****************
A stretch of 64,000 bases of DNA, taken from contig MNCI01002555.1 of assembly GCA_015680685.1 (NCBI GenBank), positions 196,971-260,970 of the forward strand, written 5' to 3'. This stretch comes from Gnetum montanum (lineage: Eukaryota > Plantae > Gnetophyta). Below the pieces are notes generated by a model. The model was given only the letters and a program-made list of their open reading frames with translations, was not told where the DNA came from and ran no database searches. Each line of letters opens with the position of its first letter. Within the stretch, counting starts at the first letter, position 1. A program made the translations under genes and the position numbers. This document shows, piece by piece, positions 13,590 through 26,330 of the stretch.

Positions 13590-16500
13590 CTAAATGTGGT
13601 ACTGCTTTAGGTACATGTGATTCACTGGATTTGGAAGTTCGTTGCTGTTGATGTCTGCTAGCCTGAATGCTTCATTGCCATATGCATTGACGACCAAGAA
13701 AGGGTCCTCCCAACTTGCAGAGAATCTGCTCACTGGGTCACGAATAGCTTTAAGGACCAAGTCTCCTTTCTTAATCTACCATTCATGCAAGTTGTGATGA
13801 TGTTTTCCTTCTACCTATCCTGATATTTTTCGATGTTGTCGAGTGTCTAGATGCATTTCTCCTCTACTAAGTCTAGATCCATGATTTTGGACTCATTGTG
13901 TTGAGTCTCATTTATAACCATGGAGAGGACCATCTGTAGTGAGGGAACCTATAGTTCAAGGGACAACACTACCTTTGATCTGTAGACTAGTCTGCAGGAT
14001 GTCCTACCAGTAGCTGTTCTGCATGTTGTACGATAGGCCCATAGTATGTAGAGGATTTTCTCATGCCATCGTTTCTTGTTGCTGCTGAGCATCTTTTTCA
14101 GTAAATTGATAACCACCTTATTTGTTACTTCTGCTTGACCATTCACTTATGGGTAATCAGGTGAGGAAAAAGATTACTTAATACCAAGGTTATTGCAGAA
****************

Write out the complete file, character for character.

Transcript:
A stretch of 64,000 bases of DNA, taken from contig MNCI01002555.1 of assembly GCA_015680685.1 (NCBI GenBank), positions 196,971-260,970 of the forward strand, written 5' to 3'. This stretch comes from Gnetum montanum (lineage: Eukaryota > Plantae > Gnetophyta). Below the pieces are notes generated by a model. The model was given only the letters and a program-made list of their open reading frames with translations, was not told where the DNA came from and ran no database searches. Each line of letters opens with the position of its first letter. Within the stretch, counting starts at the first letter, position 1. A program made the translations under genes and the position numbers. This document shows, piece by piece, positions 13,590 through 26,330 of the stretch.

Positions 13590-16500
13590 CTAAATGTGGT
13601 ACTGCTTTAGGTACATGTGATTCACTGGATTTGGAAGTTCGTTGCTGTTGATGTCTGCTAGCCTGAATGCTTCATTGCCATATGCATTGACGACCAAGAA
13701 AGGGTCCTCCCAACTTGCAGAGAATCTGCTCACTGGGTCACGAATAGCTTTAAGGACCAAGTCTCCTTTCTTAATCTACCATTCATGCAAGTTGTGATGA
13801 TGTTTTCCTTCTACCTATCCTGATATTTTTCGATGTTGTCGAGTGTCTAGATGCATTTCTCCTCTACTAAGTCTAGATCCATGATTTTGGACTCATTGTG
13901 TTGAGTCTCATTTATAACCATGGAGAGGACCATCTGTAGTGAGGGAACCTATAGTTCAAGGGACAACACTACCTTTGATCTGTAGACTAGTCTGCAGGAT
14001 GTCCTACCAGTAGCTGTTCTGCATGTTGTACGATAGGCCCATAGTATGTAGAGGATTTTCTCATGCCATCGTTTCTTGTTGCTGCTGAGCATCTTTTTCA
14101 GTAAATTGATAACCACCTTATTTGTTACTTCTGCTTGACCATTCACTTATGGGTAATCAGGTGAGGAAAAAGATTACTTAATACCAAGGTTATTGCAGAA